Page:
Can Seawalls Save Us?

Pacifica, California, just south of San Francisco, is the kind of beachfront community that longtime residents compare to Heaven. One of its streets is called Paradise Drive; local fishermen brag that Pacifica Pier is among the state’s best places to catch salmon, striped bass, and crab. Every few years, a superbloom blankets the coast with golden wildflowers. When the sun cuts through the region’s famous fog, the sky sometimes glows, as in a Turner painting.

Some of Pacifica’s most dramatic views could be found on Esplanade Drive, where mid-century developers built bungalows on top of a cliff. For almost fifty years, residents gazed out from their back yards to see whales splashing in the Pacific. Then, in 1998, a group of homeowners gathered to say goodbye. “I cannot express how spectacular it has been living here,” one of them, Joe Parker, said at the time. “I’ve seen dolphins out there. I recognize all the seabirds.” Beverly Axelrod, who had spent fourteen years on Esplanade Drive, recalled how her ocean view had “healed everything.” But then a series of vicious storms, fuelled in part by the warm waters of El Niño, had washed away more than thirty feet of the cliff beneath their homes. Workers had to saw Axelrod’s house in half to prevent it from falling into the sea. Ken Lajoie, a local geologist, said that, even after the wind and waves abated, more of the cliff would crumble. The city ultimately condemned seven houses to be bulldozed. One woman was now paying the mortgage on a house that didn’t exist; Axelrod compared the demolition to “being at the bedside of somebody who’s dying.”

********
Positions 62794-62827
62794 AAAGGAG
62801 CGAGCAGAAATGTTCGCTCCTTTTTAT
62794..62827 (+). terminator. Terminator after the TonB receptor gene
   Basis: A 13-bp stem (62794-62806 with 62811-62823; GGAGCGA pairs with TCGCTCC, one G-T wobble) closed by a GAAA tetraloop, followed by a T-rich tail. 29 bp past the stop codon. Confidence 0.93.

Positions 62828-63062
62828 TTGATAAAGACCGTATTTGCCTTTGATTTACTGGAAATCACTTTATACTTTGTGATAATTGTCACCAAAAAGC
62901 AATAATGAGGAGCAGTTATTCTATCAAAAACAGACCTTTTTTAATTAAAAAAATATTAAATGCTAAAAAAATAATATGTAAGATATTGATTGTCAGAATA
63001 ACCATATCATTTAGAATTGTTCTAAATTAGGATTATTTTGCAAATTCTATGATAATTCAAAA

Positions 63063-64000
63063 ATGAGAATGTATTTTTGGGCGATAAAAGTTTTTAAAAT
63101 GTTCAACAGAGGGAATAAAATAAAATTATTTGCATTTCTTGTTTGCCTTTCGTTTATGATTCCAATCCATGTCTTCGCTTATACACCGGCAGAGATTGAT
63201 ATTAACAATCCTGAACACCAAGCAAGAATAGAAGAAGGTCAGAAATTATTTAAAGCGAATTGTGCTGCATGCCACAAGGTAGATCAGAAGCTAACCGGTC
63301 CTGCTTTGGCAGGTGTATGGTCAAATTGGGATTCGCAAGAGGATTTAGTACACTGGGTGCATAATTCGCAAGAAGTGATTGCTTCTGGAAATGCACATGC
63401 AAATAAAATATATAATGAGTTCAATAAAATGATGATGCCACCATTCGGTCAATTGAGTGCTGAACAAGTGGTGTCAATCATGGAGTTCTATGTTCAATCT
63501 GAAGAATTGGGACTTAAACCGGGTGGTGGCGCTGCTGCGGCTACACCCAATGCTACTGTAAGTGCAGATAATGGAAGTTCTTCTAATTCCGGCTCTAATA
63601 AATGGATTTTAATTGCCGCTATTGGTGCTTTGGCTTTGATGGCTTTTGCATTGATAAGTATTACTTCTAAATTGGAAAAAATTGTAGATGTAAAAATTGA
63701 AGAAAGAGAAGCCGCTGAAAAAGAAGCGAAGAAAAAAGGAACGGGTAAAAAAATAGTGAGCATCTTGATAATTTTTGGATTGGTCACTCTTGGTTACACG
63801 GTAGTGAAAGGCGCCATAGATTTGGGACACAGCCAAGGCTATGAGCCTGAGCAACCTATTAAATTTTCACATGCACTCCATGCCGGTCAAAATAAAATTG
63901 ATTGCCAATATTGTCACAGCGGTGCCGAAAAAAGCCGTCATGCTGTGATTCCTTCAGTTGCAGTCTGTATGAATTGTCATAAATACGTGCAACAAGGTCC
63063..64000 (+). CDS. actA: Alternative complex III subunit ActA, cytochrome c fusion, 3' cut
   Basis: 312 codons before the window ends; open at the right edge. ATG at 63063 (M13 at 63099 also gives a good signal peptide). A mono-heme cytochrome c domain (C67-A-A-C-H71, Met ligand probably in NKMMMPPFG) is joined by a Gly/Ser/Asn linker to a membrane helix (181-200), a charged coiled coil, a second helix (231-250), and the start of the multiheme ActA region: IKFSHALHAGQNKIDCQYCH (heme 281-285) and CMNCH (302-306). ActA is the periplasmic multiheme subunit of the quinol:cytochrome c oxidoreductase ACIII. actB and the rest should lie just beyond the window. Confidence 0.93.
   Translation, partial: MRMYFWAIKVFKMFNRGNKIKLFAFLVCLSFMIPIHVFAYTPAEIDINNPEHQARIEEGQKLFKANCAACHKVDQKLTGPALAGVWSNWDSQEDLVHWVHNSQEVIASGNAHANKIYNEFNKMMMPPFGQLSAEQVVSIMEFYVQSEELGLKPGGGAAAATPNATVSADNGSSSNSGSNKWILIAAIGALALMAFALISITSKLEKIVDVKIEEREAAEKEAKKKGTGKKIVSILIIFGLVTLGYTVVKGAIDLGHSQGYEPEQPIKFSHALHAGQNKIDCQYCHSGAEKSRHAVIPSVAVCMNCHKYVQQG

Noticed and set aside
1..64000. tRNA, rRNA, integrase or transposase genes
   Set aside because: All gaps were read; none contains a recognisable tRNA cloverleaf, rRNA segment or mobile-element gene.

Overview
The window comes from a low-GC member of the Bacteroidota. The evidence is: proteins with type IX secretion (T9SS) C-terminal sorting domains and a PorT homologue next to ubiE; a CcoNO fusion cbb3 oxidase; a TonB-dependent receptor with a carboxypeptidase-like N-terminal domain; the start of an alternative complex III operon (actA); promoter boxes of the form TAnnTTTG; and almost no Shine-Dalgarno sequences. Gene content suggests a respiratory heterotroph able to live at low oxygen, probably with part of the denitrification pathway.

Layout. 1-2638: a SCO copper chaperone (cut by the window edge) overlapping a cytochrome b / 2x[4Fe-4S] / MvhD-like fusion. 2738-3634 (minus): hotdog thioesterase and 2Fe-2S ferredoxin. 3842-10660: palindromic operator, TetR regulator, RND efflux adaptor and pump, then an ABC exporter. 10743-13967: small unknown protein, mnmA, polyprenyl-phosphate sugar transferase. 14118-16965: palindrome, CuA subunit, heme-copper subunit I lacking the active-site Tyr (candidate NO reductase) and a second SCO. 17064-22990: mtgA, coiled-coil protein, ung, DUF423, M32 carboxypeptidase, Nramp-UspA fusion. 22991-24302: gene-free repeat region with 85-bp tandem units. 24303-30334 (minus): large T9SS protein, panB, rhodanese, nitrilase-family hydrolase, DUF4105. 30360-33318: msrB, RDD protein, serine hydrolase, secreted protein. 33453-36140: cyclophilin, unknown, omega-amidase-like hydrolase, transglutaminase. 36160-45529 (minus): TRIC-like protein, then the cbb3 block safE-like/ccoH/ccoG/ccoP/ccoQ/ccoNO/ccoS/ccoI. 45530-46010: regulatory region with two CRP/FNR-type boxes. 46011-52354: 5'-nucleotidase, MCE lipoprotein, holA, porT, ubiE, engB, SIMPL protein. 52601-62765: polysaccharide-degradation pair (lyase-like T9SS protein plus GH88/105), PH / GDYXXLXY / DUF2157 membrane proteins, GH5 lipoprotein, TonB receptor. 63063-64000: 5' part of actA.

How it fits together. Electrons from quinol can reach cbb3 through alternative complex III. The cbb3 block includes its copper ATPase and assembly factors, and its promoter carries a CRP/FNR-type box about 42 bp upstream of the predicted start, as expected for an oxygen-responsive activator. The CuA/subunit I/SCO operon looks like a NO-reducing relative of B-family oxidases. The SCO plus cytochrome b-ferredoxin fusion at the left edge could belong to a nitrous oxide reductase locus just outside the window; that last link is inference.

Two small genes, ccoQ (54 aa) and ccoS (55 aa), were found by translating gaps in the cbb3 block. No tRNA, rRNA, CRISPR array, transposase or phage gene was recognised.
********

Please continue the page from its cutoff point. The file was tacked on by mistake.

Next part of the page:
In the nineteen-eighties, Pacifica had fortified parts of its shore with a twenty-foot-tall concrete seawall. It had also coated some areas with loose rock, known as riprap. After the storms of 1998, the city shored up its defenses again; state and federal agencies gave Pacifica $1.5 million to pile riprap at the base of the cliff. The city thought of its investments as forward-thinking, in light of climate change. But Lajoie warned that riprap seawalls usually fail. “Stop building structures along eroding coastlines,” he told a San Francisco Chronicle reporter, in 2001. “Prevent future construction of seawalls of any type.”